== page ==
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Tomahawk JV squad goes 19-0
Going undefeated in the regular season shouldn't be an easy task, but the Tomahawk JV baseball coach Ryan Gilbertson describes his team's 19-0 season that way.
"I didn't have to do a whole lot, just change the lineup a little bit," he said.
In conversation with Gilbertson, the coach kept coming back to the talent of his roster and the baseball culture entrenched in the Marysville community.
A Tomahawk alumnus and baseball player himself, Gilbertson said the intensity has increased since his days on the diamond.
"When you look at the numbers that came to tryout, it was over 100. The numbers are there," he said. "And now with the influx of these kids who play 50 games of (club) baseball every summer, its a different game from when I was a kid. This is like a tune-up for a lot of these guys, who will go on to play another 40-50 games this summer."
He added that the team he formed was strong defensively and even better up to bat.
Ten sophomores and seven juniors formed the roster of this team. Sophomore Matt Cooper led the pitching staff, while junior Casey Keister did a little bit of everything for the team.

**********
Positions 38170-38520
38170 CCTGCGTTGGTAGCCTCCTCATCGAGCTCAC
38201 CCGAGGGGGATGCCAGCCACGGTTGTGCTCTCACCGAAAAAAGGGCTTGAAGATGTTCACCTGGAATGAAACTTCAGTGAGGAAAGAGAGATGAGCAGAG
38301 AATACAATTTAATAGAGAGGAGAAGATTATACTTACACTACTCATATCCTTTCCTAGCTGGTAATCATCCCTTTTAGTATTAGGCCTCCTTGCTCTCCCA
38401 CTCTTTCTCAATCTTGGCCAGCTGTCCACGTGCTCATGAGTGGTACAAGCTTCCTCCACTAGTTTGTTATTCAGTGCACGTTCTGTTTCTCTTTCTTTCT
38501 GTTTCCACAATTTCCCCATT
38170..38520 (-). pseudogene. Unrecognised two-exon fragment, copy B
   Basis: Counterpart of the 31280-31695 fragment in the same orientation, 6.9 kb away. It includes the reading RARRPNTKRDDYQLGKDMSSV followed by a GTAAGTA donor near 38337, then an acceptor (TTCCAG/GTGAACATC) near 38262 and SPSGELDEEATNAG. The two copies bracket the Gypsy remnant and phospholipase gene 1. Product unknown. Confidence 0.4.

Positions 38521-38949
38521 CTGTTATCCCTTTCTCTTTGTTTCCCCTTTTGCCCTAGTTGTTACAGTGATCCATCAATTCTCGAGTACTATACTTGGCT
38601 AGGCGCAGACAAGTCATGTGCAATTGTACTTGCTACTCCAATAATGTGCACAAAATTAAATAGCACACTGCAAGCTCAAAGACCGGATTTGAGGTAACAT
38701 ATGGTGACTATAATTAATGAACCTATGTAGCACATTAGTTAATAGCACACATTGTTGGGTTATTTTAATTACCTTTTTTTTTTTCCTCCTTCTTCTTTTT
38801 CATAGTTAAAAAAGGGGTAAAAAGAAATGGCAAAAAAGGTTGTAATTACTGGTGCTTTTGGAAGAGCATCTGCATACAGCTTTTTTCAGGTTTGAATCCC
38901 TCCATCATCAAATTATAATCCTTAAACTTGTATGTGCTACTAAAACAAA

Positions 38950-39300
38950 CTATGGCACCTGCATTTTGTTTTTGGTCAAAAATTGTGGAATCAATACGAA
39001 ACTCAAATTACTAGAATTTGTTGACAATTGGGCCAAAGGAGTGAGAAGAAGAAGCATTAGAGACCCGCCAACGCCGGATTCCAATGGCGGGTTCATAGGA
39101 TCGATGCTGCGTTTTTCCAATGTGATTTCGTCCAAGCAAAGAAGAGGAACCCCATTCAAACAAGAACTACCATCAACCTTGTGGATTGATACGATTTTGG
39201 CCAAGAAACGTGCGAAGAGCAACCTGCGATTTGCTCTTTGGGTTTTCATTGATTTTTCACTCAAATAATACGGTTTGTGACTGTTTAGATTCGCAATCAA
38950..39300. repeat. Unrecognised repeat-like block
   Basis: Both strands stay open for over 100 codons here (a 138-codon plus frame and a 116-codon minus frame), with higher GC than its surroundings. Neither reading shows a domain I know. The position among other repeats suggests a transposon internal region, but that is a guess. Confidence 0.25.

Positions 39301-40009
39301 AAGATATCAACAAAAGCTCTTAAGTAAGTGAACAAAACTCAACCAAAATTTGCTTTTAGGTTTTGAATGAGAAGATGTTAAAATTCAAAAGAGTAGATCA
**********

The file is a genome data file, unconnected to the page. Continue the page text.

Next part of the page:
"He pitched for me, he caught for me, he played infield, he played outfield," Gilbertson added of Keister. "He was a key utility player for me. He did whatever I needed him to do. That's really valuable to a coach to have a kid like that you can depend on."
Sophomores Austin Denton, Kyle Pace and Dane Widness added power at bat and speed on the bases to the M-P offense.
"Quite a lot of power in the lineup," the coach added. "We hit the ball hard. We scored a lot of runs. We left a lot of runners on base, which isn't great, but it's good that we have that kind of power on offense."
Familiar foes proved the most challenging. Several players from opposing Arlington and Lake Stevens teams were known to M-P players from their years of club baseball, and those schools also came closest to upsetting the Tomahawks' perfect season.
The ease of Gilbertson's season leaves him optimistic about the future of Tomahawk baseball.
"It was just a blast. It wasn't real difficult. It was nice to just hang out with the kids, put them in the right spots and let them play," he said. "The future is bright for baseball at M-P."